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Food insecurity is a real and growing issue for many families in Hartford. Consider this: Hartford is the most at-risk town in Connecticut for food insecurity being 169 out of 169 on this topic; before the pandemic, 35 percent of families (one in three) in United Way of Central and Northeastern Connecticut’s service area were ALICE*, struggling to make ends meet. Today that number has increased to 40 percent.

These and many other factors were considered by young professionals summoned by Emerging Leaders Society (ELS), a membership volunteer group at United Way. The group decided to tackle hunger through different initiatives including the ELS Case Competition, a “Shark Tank” style competition to allow for innovative thinking, problem-solving and professional development, all while offering ideas that may have a long-term impact on our community.

Specifically, for me (Alondre), I entered the 2021 ELS Case Competition looking for more than just another great networking opportunity. I found a passion, a food desert – Hartford, that needed to be watered. The journey started when my team at HSB won the 2021 ELS Case Competition in recognition of our campaign idea, “La Cocina de mi Abuela” (My Grandmother’s Kitchen), aimed at Spanish-speaking lower-income families in the south end of Hartford who continue to bear significant impacts from COVID-19 job disruption.

As a result of this effort, our team launched a Public Service Announcement (PSA) in Spanish and English looking to spread the word about food pantries. We are currently working along-side CT Murals and local artist, Michael Rice, on a mural to address the stigma around accessing local assistance.

Participating in the 2021 ELS Case Competition was a rewarding experience. Winning was gratifying. But being the first team to implement a community campaign has been transformational. Assuming the role of Chair for the 2022 Competition is allowing me to be an ambassador for the many returns this experience provides emerging leaders and the communities we live, serve and work!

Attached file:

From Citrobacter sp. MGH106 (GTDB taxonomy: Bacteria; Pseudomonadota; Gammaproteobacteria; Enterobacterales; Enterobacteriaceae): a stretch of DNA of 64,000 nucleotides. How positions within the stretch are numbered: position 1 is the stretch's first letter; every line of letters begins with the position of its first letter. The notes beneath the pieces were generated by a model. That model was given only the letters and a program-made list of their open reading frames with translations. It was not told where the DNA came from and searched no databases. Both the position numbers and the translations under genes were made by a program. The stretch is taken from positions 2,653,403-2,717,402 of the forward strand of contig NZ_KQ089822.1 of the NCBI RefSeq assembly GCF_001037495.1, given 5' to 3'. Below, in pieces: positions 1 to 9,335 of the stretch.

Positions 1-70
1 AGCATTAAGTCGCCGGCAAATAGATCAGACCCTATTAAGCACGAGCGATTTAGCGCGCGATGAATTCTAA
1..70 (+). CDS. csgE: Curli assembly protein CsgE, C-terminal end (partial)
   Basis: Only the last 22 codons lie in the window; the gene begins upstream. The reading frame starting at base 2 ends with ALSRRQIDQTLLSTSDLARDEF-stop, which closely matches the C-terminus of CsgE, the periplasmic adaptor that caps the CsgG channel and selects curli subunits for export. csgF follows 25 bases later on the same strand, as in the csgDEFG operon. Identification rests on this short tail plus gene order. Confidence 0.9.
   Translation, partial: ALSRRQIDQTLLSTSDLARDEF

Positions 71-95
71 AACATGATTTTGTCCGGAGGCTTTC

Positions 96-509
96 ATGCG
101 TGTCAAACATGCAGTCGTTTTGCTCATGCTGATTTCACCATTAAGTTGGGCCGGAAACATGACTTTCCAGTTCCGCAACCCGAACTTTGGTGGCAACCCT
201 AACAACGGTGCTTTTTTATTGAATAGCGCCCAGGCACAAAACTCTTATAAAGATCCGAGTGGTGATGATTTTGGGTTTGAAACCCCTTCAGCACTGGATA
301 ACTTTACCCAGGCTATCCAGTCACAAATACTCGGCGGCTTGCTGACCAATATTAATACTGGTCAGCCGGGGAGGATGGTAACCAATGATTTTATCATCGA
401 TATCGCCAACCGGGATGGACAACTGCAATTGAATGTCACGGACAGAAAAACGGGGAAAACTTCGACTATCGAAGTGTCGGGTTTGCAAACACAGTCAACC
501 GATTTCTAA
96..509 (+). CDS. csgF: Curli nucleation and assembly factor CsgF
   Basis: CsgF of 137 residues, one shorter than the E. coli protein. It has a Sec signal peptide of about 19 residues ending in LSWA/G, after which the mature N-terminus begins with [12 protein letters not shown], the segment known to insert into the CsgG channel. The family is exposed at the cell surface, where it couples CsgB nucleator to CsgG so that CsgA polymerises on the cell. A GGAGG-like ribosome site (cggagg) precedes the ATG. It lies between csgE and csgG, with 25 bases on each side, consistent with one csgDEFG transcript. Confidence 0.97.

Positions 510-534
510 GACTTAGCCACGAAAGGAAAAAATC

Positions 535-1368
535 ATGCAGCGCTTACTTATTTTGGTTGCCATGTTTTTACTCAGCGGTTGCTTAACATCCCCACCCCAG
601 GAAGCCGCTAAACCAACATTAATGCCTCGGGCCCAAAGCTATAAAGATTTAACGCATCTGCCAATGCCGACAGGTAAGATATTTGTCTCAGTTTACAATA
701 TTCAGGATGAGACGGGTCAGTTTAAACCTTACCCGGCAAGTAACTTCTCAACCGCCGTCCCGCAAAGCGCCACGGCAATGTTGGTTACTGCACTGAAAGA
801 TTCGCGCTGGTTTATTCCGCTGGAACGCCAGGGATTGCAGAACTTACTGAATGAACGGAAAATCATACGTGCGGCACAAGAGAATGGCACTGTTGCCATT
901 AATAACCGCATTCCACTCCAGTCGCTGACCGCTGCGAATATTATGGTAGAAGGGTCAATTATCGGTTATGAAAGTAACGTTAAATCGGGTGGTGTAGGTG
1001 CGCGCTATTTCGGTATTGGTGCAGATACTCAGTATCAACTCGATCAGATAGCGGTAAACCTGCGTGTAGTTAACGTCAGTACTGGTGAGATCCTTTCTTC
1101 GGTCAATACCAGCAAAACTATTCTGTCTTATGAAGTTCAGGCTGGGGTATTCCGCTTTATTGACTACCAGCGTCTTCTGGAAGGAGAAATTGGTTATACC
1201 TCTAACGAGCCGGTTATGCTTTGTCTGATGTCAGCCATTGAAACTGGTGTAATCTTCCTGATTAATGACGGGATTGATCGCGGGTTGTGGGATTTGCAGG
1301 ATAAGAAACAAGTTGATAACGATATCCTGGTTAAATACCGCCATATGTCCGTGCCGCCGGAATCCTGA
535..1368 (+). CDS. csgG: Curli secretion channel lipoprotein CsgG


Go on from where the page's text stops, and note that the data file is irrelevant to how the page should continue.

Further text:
For me (Joe), as President of Bank of America of Greater Hartford, participating as a judge in the 2019, 2021 and currently the 2022 ELS Case Competition, has been a gratifying journey. Bank of America and the United Way are aligned in our belief that critical local issues can’t be solved by one organization alone. As a convener, United Way brings people and resources together to make sure we can respond and meet our community’s current needs.

Additionally, as trusted advisors, my teammates initiate conversations about succession planning both internally and externally. We ask our clients what they are doing to empower people today to become leaders tomorrow. I think this is a key component that the ELS Case Competition brings to the table, acting as a catalyst in mobilizing emerging leaders to respond to local challenges.

We invite everyone to follow the 2022 ELS Case Competition as we continue to develop ideas that tackle hunger and access to healthy food in our communities because, unfortunately, this continues to be a struggle for many of our neighbors.

Join us as we #DoSomethingBIG together!

Follow ELS on social @UWELSCT. Learn more about the ELS Case Competition at

*ALICE is a United Way-coined acronym that stands for Asset Limited, Income Constrained, Employed. Learn more at